Meteor Activity Outlook for August 8-14, 2020

- 8 Comments - In: ,

While this appears to be an impressive picture of comet Neowise and a bridge near Barton-upon-Humber, UK, a bright fireball is lurking behind the support stand, just left of center. The fortunate photographer is Richard Wilks who commented that “2 large flashes followed by several smaller flashes”.  Photographed on 21 July 2020 at 00:15 UT – Credit: Richard Wilks

During this period, the moon reaches its last quarter phase on Tuesday August 11th. At this time, the moon is located 90 degrees west of the sun and rises between 23:00 and midnight local daylight saving time (LDST on August 10/11) . This weekend the waning gibbous moon will rise during the late evening hours, allowing a short but dark glimpse of the early August activity between dusk and moonrise. The estimated total hourly meteor rates for evening observers this week is near 5 as seen from mid-northern latitudes and 4 as seen from tropical southern locations (25S). For morning observers, the estimated total hourly rates should be near 21 as seen from mid-northern latitudes (45N) and 15 as seen from tropical southern locations (25S). The actual rates will also depend on factors such as personal light and motion perception, local weather conditions, alertness, and experience in watching meteor activity. Morning rates are reduced during this period due to moonlight. Note that the hourly rates listed below are estimates as viewed from dark sky sites away from urban light sources. Observers viewing from urban areas will see less activity as only the brighter meteors will be visible from such locations.

The radiant (the area of the sky where meteors appear to shoot from) positions and rates listed below are exact for Saturday night/Sunday morning August 8/9. These positions do not change greatly day to day so the listed coordinates may be used during this entire period. Most star atlases (available at science stores and planetariums) will provide maps with grid lines of the celestial coordinates so that you may find out exactly where these positions are located in the sky. A planisphere or computer planetarium program is also useful in showing the sky at any time of night on any date of the year. Activity from each radiant is best seen when it is positioned highest in the sky, either due north or south along the meridian, depending on your latitude. It must be remembered that meteor activity is rarely seen at the radiant position. Rather they shoot outwards from the radiant, so it is best to center your field of view so that the radiant lies at the edge and not the center. Viewing there will allow you to easily trace the path of each meteor back to the radiant (if it is a shower member) or in another direction if it is a sporadic. Meteor activity is not seen from radiants that are located far below the horizon. The positions below are listed in a west to east manner in order of right ascension (celestial longitude). The positions listed first are located further west therefore are accessible earlier in the night while those listed further down the list rise later in the night.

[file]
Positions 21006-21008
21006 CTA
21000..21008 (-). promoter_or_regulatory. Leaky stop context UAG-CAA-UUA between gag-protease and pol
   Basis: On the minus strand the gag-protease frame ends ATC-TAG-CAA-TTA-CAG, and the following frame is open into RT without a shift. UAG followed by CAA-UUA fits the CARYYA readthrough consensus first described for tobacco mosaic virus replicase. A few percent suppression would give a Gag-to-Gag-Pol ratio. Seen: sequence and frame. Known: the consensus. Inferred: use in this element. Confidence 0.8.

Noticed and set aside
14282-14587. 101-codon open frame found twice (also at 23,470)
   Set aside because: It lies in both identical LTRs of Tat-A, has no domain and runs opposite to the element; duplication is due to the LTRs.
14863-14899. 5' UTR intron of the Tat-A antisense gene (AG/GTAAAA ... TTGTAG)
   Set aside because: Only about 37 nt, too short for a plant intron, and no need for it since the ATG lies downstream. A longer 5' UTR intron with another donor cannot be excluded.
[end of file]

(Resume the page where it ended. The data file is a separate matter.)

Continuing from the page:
Radiant Positions at 22:00 LDST

Radiant Positions at 22:00 Local Daylight Saving Time

Radiant Positions at 01:00 LDST

Radiant Positions at 1:00 Local Daylight Saving Time

Radiant Positions at 04:00 LDST

Radiant Positions at 4:00 Local Daylight Saving Time

These sources of meteoric activity are expected to be active this week.

.

The August Draconids (AUD) were discovered by Zdenek Sekanina in his study of meteor streams using radio methods. This stream is active from August 13-19 with maximum activity occurring on the 15th. The radiant is currently located at 18:00 (270) +59, which places it in southern Draco, 8 degrees north of the 2nd magnitude star known as Eltanin (gamma Draconis). This radiant is best placed near 2100 LST, when it lies on the meridian and is located highest in the sky. With an entry velocity of 21 km/sec., the average August Draconid meteor would be of slow velocity. Rates this week are expected to be near 1 per hour as seen from the northern hemipshere and less than 1 as seen from south of the equator. Due to the high northern declination these meteors are difficult to observe from the southern hemisphere.